One of the most prominent insights revealed by our interviews with you in October was an overwhelming desire for spaces in the library that encourage relaxation and foster mindfulness. Many interesting ideas were put forward including,
Mindfulness or Wellness zones
Flexible space for yoga and Thai Chi
Comfortable area to watch YouTube and listen to music.
Places to meet and play board games such as chess
A Zen Garden
All of these ideas were suggested multiple times. However, the request that recurred most frequently was for sleep pods. This makes a lot of sense, power naps help you to reset your system making you more alert and giving you a burst of energy. A study by the University of Düsseldorf has shown that even very short naps enhance memory processing, while a Nasa study, looking at their effects on pilots on long flights, reported that naps maintain or improve performance, physiological and subjective alertness, and mood. According to WebMD, even a 20-minute nap is good for alertness and motor learning skills while longer periods such as 30 minutes can help boost memory and enhance creativity. They go on to add that nodding off is even better for your productivity than a cup of coffee as caffeine can decrease memory performance. “So you may feel more wired, but you are also prone to making more mistakes.”
Google is well known for their innovative offices and has been using nap pods like the ones below for several years (the models shown in the picture below are actually from California State University’s Wellness Centre). They are fairly big, and we suspect they would be expensive, but you don’t need lots of space or expensive equipment to create a pro-napping environment. All you need is a comfortable place where you can shut out the light. One of our favourite products in recent years is the Ostrich Pillow (below) which is tailor-made for quick post-lunch naps – Now imagine you could have your own Ostrich Pillow stored at the library ready for use!
We would love to hear more of your ideas for relaxing pro-napping spaces. Leave your comments here or tweet your thoughts to @warwicklibscape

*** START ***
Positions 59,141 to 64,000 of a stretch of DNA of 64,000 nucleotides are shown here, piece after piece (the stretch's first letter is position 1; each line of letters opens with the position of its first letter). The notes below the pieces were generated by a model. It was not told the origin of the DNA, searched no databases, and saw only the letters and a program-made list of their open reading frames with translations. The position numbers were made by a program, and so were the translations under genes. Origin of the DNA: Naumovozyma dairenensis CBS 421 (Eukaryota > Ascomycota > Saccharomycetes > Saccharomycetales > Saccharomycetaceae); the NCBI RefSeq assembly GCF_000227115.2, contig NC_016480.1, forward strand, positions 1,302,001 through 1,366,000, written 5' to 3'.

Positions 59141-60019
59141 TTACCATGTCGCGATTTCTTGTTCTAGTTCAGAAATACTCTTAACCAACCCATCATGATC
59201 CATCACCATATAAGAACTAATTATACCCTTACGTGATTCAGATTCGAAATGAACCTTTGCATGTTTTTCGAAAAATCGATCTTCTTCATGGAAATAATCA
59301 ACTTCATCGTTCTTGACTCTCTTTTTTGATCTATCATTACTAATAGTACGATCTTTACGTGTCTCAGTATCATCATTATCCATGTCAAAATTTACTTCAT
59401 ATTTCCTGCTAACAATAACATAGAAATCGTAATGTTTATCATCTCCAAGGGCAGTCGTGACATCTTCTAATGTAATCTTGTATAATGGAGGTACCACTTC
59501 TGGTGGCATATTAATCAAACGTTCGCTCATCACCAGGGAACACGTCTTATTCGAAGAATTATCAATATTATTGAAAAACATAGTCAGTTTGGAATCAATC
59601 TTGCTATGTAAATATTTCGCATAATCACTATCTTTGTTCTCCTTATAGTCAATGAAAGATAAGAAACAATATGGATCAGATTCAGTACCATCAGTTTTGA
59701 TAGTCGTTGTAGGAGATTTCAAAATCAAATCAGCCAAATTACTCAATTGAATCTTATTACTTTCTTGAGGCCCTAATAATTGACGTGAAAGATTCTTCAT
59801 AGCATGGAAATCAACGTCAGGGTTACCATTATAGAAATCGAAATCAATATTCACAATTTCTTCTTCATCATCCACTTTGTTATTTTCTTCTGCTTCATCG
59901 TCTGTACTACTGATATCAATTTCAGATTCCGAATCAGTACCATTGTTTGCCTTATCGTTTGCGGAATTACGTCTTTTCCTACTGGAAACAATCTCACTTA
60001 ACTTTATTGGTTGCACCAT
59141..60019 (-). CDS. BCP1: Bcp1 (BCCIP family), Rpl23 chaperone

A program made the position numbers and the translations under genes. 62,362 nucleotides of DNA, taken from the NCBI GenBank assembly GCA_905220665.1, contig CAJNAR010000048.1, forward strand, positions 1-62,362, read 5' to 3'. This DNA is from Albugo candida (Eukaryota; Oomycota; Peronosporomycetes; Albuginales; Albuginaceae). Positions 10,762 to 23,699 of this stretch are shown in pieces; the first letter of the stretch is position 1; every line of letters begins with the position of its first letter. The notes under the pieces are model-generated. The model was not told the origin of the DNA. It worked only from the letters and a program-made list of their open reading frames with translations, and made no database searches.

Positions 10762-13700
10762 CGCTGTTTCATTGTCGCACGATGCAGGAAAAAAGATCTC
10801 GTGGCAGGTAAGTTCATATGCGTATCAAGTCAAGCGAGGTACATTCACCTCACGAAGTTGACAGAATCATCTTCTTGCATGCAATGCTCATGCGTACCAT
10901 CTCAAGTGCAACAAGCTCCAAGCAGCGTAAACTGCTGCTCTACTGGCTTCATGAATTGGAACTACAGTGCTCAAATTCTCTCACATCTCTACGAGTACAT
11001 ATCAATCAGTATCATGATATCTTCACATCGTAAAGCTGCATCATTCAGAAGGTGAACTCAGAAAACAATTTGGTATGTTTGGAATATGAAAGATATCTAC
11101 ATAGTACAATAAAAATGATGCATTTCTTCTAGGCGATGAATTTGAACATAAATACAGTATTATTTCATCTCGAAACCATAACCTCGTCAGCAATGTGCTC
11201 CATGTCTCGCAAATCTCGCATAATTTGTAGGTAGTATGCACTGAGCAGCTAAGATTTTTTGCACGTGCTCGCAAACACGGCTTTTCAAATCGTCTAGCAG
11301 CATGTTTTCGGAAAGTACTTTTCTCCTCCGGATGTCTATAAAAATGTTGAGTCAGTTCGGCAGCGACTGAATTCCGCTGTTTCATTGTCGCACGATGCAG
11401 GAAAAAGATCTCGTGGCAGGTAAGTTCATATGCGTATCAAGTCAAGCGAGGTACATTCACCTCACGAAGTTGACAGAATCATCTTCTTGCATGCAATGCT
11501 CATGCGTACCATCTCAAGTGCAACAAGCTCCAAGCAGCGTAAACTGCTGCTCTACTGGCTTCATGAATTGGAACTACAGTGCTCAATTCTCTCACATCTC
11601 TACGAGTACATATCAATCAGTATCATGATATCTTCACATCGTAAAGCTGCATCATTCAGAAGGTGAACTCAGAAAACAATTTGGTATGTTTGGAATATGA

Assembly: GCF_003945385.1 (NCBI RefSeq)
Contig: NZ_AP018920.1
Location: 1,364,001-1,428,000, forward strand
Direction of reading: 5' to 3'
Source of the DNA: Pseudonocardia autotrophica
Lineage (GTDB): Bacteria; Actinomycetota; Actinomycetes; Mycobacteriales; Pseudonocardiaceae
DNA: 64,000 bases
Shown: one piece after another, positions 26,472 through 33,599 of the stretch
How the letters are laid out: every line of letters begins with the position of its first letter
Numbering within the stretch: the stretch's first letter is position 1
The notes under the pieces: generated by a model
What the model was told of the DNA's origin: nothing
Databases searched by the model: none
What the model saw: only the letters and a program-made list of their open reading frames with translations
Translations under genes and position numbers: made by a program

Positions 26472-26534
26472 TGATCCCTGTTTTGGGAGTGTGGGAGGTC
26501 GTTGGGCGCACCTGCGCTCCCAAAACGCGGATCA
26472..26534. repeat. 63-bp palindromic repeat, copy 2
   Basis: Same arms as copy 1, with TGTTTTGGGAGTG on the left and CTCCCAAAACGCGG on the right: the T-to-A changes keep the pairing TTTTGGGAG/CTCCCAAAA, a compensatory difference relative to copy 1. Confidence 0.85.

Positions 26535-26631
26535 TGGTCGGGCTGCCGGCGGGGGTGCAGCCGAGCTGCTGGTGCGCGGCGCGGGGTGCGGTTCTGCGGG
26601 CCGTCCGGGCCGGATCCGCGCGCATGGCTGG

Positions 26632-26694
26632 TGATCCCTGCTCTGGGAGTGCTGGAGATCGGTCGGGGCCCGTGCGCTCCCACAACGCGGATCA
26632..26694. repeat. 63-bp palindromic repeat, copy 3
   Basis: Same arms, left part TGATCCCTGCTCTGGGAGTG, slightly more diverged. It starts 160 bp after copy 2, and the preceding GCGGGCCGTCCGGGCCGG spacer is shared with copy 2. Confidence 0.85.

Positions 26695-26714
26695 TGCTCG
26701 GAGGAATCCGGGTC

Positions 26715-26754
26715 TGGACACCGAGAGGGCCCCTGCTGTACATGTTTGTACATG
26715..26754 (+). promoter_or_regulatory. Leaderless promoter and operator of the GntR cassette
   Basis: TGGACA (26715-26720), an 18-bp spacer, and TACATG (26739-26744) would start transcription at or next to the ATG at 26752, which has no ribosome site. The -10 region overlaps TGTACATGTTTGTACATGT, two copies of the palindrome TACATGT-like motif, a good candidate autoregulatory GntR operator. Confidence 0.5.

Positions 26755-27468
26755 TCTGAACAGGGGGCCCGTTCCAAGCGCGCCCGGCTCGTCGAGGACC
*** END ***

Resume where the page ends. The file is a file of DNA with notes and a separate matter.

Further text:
Asking people what they think will happen in the future is always tricky. More often than not most people will respond to the word ‘future’ by coming up with some crazy Star Trekesque vision of what might be. But Futurecasting is an essential part of big business. Intel’s Futurist, Brian David Johnson advises that Futurecasting is a process that begins with people from all walks of life and a LOT of conversation and to some extent, this is what we have been trying to do with the LibScape Blog.
Other Futurists examine past patterns and current trends searching for early ideas and innovations that are likely to catch on. For example, with all the new social learning environments now available students may long for something more traditional and formal. Alternatively, the increase in simulation as an academic tool could make a case for creating environments replicating those you might encounter in your future career.
The articles on the LibScape Blog so far have been designed to inspire creative thinking. Some ideas may be a little far-fetched, and some of the spaces we have included might be a little extreme, but we want to provoke a reaction and to prompt you to think big!
The truth is that changes in the near future are likely to be an evolution of what is happening or starting to happen now. For example, you may already do all your active learning online, downloading lectures, taking part in exams, collaborating on group projects and so on. It would be logical that your new university spaces will need to support these activities but what would that mean? Some would argue that the social aspects of your learning spaces will become increasingly important as the need for a sense of community intensifies in reaction to the isolation of our online lives. The extreme version of this would mean that universities might drastically reduce in scale, fragment or entirely change their layout and structure.
To inspire you to think about your current experience and potential future solutions we have embedded a short film. This film was made several years ago by anthropology students at Kansas State University and was part of a project that examined their ‘Vision of Students Today.’ It presents an honest view of the student experience, and it inspires us to think creatively about potential future solutions.
We hope you enjoy the film and leave us some comments.
The notion of identity is often an overlooked yet critical issue when creating a new space. A good identity will connect with people, giving them a sense of pride and a feeling of belonging. In our experience understanding the real, rather than the perceived identity of a community is often the route to creating a successful place.
As mentioned in previous posts Universities across the country have been developing new types of space and new buildings to support student experience in the 21st century. Although these are often pleasant contemporary spaces there can be a degree of similarity and replication that occurs due to the types of products, materials and furniture available on the market suitable for these large public spaces amongst other factors.
In our experience, the spaces that stand out as special are those that express something about the identity of that place and the community who inhabit it. There is a myriad of ways in which this can be achieved from the design of the architectural envelope through to the furniture specification, internal artwork and even the online personality of a place.